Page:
Natural Gas

Asian LNG demand prompts floating processing plants

The Wall Street Journal

High demand in Asia for natural gas is pushing some energy companies to develop floating liquefied natural gas processing plants in an effort to cut costs and speed fuel transfer, The Wall Street Journal reports.

Gazprom weakness suggests waning Putin economy


An analysis from Bloomberg suggests that Gazprom's failed prediction of having a market value of $1 trillion in 2014 and its precipitous collapse is emblematic of wider problems in the Russian economy under Vladmir Putin.

House Dems press EPA to reopen fracking water contamination cases

The Hill

Eight House Democrats urged the Environmental Protection Agency to relaunch investigations into water contamination in Wyoming, Pennsylvania and Texas that may have been caused by natural gas drilling methods, including hydraulic fracturing, The Hill reports.

Landrieu presses FERC on Sempra LNG approval


Senate Energy and Natural Resources Chairwoman Mary Landrieu, D-La., put pressure on the Federal Energy Regulatory Commission to release its environmental review of Sempra's liquefied natural gas export project in Louisiana by the month's end and issue a license by June, Reuters reports.

Hearing set for input on ND gas flaring policy

BISMARCK, N.D. (AP) — North Dakota regulators have scheduled a public hearing later this month on a new plan to reduce the flaring of natural gas in the western oil fields.

Officials with the Oil and Gas Division of the state Mineral Resources Department will hold the hearing at 9 a.m. on April 22 at the department offices in Bismarck. They also are accepting written comments through the close of business on April 21. Comments can be submitted to

North Dakota drillers currently burn off, or flare, more than 30 percent of the valuable gas — compared to the national average of less than 1 percent — because the development of gas pipelines and processing facilities hasn't kept pace with oil drilling. The state's oil production has nearly doubled since 2012 as energy companies have cracked the Bakken shale formation, and North Dakota now trails only Texas in crude production.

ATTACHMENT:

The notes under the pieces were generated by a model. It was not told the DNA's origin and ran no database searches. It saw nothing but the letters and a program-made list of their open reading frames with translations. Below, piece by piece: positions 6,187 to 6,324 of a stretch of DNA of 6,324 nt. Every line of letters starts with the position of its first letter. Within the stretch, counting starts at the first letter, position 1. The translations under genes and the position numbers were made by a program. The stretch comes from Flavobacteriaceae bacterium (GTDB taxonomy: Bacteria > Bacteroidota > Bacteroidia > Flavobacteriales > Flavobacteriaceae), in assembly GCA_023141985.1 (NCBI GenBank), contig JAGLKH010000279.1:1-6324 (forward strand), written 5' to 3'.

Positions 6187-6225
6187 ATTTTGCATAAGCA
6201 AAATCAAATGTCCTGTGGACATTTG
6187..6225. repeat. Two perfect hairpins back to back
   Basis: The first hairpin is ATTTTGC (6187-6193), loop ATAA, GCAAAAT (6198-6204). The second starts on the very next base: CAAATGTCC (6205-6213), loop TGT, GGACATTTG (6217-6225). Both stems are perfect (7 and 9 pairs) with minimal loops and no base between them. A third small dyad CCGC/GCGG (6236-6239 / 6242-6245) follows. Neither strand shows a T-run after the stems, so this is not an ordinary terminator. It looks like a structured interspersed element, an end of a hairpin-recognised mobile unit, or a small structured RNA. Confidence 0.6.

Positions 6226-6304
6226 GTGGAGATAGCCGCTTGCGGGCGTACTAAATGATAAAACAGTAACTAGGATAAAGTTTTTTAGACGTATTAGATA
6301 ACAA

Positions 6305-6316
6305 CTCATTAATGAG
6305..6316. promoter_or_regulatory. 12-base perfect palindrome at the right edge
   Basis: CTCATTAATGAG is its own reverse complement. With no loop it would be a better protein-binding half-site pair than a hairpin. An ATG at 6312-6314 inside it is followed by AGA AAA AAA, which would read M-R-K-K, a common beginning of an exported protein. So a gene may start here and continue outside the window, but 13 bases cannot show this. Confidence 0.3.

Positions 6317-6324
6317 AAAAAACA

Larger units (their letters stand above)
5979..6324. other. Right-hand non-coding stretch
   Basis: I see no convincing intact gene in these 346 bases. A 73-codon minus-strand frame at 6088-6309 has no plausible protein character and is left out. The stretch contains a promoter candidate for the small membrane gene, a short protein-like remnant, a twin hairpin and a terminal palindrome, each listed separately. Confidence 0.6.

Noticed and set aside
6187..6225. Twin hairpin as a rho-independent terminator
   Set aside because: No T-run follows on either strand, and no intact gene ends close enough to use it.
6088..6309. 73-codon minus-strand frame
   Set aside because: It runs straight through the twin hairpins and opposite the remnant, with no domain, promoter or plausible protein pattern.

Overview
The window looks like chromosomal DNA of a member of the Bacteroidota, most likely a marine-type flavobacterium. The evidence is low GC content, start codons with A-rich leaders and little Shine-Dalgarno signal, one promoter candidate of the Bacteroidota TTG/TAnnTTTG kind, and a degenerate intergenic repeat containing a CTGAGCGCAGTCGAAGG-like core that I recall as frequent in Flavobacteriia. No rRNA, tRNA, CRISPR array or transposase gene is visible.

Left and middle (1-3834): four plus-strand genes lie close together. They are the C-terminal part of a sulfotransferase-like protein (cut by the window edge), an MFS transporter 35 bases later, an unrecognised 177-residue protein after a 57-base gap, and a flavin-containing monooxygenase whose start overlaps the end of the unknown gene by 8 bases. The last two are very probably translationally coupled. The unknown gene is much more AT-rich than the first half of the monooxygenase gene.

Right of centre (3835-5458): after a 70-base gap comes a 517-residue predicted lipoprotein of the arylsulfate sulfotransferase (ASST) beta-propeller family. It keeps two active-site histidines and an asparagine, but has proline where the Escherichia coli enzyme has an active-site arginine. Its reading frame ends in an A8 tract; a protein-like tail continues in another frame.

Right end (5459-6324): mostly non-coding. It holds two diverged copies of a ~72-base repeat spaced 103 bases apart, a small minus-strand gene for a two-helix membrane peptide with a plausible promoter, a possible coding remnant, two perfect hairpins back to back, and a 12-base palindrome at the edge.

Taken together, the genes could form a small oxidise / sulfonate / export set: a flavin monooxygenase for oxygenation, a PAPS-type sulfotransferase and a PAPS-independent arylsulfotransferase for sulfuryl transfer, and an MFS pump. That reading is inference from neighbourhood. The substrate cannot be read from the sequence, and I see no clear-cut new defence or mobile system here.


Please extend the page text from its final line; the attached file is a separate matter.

Oil falls even with supply drop

The price of oil fell slightly Wednesday, despite a report of an unexpected decline in the nation's supplies.

Benchmark U.S. crude for May delivery slipped 12 cents to close at $99.62 a barrel on the New York Mercantile Exchange.

Brent crude, used to set prices for international varieties of oil, dropped 83 cents to $104.79 a barrel on the ICE Futures exchange in London as traders considered the possible reopening of export terminals in Libya.

Washington gas blast threw metal pieces 300 yards

Authorities say the explosion that hit a liquefied natural gas storage facility in Eastern Washington earlier this week threw 250-pound pieces of steel up to 300 yards through the air.

Benton County sheriff's Deputy Joe Lusignan said Tuesday that it was "a little bit of a miracle" that no one was killed.

The Monday blast inside a processing plant at the Williams Northwest Pipeline LNG storage facility outside Plymouth, Wash., injured five people, and left a big gash in the side of an LNG storage tank.

US calls on Europe to wean itself from Russian gas

BRUSSELS (AP) — The United States called on Europe to wean itself from a dangerous dependency on Russian gas, saying it was time to stand together and bring an end to the Kremlin's use of energy supplies as political leverage.

Left unsaid was the European Union's reluctance to follow the United States headlong into shale gas extraction, which has transformed the global energy scene and turned the U.S. from importer into a nascent exporter. Or its refusal to fully re-embrace nuclear power in the wake of the Fukushima disaster in Japan.

And even if it tried to become independent, it would take Europe years to develop promising sources, such as shale deposits in Ukraine and Poland — and with no guarantees of success.

Moody's report finds Marcellus strategy benefitting early comers


Moody's said in a new report that natural gas companies that made early investment in the Marcellus Shale are seeing profits due to the region's proximity to high-demand areas in the Midwest and Northeast, FuelFix reports.

Kerry denounces use of energy as weapon

BRUSSELS (AP) — U.S. Secretary of State John Kerry on Wednesday denounced the use of energy as a weapon, a day after Russia sharply hiked the price for natural gas to Ukraine.

Kerry told a meeting of the US-EU Energy Council at European Union headquarters in Brussels that supplies of oil and gas have to be secured throughout the world to prevent their being used as political leverage or tools of aggression. He also urged the council to move forward with efforts to promote the diversification of energy supplies so that no country is overly dependent on one particular supplier.

"It really boils down to this: No nation should use energy to stymie a people's aspirations," Kerry said. "It should not be used as a weapon. It's in the interest of all of us to be able to have adequate energy supplies critical to our economies, critical to our security, critical to the prosperity of our people. And we can't allow it to be used as a political weapon or as an instrument for aggression."


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